Tangerine Dream made it seven UK chart albums, six of them in the top 40, on 1 April 1978, and broke some new ground in the process. Their latest Virgin album Cyclone was their first to feature formal vocals and lyrics — but even their late, lamented leader Edgar Froese wasn’t sold on the results.
Cyclone featured Froese and fellow longtime band member Christopher Franke, but this time with two new names. When Edgar spoke about the results to Neumusik in 1980, he revealed: “We booked the studio for January two years ago…and met up with an English guy, Steve Jolliffe, and a German drummer, Klaus Krüger.
“But then we ran into tremendous trouble, because everybody in the band wanted to do different melodies and things. And when we got a good track down, everybody wanted to do different things over the top of it. At last we decided Steve could sing — the last way out. So he sang, and it was so terrible!...a few parts I like, but since the end of March '78 I haven't listened to that record anymore, and I never will.”
Tangerine Dream had released two albums in 1977, the Sorceror film soundtrack and the live set Encore, but Cyclone was the studio follow-up to 1976’s Stratosfear. It entered the UK chart on the first day of April 1978, at No. 37, spending three further weeks on the countdown.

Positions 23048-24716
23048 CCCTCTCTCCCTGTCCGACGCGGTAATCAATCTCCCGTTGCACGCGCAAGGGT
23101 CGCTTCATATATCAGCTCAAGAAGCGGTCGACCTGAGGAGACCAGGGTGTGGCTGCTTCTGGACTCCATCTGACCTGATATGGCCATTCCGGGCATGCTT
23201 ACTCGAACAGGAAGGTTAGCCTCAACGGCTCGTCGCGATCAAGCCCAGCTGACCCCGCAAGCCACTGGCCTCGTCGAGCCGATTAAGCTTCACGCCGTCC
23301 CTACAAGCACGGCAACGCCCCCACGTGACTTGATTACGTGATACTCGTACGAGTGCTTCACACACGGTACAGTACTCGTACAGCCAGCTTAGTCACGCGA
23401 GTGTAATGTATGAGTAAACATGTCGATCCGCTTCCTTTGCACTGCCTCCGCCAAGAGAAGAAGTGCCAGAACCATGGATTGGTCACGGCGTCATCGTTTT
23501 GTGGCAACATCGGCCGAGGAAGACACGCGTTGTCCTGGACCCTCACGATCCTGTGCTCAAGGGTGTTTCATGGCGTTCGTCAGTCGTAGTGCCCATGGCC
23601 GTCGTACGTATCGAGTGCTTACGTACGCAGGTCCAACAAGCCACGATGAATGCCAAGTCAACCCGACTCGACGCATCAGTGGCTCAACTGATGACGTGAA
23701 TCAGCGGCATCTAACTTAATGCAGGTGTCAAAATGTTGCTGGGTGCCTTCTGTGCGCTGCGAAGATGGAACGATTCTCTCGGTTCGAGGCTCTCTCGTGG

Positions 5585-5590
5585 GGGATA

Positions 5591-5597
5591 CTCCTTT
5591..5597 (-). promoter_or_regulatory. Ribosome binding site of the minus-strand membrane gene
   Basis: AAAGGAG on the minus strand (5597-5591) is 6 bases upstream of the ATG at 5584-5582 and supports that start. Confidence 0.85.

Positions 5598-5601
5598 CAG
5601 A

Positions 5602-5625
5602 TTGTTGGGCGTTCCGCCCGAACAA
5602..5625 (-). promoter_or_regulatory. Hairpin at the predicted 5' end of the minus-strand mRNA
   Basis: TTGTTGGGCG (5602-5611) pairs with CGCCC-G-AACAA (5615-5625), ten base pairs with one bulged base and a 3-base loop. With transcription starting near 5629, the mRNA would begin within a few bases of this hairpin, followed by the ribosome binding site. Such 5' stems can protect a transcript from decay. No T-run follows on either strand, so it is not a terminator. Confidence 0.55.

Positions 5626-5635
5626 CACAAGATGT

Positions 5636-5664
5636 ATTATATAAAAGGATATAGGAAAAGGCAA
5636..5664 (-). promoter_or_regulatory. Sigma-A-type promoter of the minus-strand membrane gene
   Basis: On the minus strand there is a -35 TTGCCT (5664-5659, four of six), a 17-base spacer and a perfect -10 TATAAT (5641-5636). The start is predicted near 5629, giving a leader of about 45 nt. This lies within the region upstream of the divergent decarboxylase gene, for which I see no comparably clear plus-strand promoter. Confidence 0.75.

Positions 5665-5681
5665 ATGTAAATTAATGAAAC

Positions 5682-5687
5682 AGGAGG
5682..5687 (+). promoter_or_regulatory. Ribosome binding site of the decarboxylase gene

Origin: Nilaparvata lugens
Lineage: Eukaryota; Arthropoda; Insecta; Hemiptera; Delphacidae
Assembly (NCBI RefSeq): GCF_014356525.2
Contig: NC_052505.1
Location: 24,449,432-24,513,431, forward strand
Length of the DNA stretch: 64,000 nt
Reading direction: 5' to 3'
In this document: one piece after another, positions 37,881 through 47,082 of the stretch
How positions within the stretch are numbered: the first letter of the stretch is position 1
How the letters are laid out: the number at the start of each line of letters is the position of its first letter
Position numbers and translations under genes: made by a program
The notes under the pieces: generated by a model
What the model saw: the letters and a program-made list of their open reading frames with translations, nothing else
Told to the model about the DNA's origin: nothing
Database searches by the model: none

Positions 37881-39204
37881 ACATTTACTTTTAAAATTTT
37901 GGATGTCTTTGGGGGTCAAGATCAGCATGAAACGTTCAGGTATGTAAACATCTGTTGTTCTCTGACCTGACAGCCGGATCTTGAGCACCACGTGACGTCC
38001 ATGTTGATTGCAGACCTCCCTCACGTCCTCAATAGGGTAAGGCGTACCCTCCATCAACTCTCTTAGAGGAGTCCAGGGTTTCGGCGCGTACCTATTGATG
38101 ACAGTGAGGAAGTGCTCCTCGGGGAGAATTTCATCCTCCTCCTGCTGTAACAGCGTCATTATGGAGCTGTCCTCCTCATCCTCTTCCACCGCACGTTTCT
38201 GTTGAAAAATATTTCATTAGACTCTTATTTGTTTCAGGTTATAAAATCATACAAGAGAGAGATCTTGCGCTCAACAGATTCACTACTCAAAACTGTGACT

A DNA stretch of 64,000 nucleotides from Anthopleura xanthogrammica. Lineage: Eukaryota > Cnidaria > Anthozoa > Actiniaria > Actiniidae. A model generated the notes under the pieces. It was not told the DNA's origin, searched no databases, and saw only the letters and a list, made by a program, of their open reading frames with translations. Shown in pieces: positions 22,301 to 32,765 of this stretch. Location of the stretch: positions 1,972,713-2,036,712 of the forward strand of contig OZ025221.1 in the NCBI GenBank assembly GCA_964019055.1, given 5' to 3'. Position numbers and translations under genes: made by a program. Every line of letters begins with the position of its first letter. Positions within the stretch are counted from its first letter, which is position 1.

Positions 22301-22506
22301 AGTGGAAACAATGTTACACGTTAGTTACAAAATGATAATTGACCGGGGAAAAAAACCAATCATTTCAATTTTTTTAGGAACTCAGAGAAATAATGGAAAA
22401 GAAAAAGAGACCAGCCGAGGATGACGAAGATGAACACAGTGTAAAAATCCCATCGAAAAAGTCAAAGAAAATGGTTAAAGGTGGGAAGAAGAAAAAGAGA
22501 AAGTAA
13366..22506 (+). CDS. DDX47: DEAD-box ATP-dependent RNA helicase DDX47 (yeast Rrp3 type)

For all the vocals and song structure, it was still in the band’s avant garde style, if with a more progressive feel to it. The 13-minute ‘Bent Cold Sidewalk’ was followed by the “mere” five-minute ‘Rising Runner Missed By Endless Sender,’ before the concluding 20-minute piece ‘Madrigal Meridian.'
Joliffe’s interpretation of the making of Cyclone was not dissimilar to Froese’s. “It was conceived totally from scratch in a 48-track recording studio that was booked 24 hours a day for a month,” he said. “We all went in together at first, trying lots of ideas and improvising, but we had some difficulty focusing our musical vision collectively.”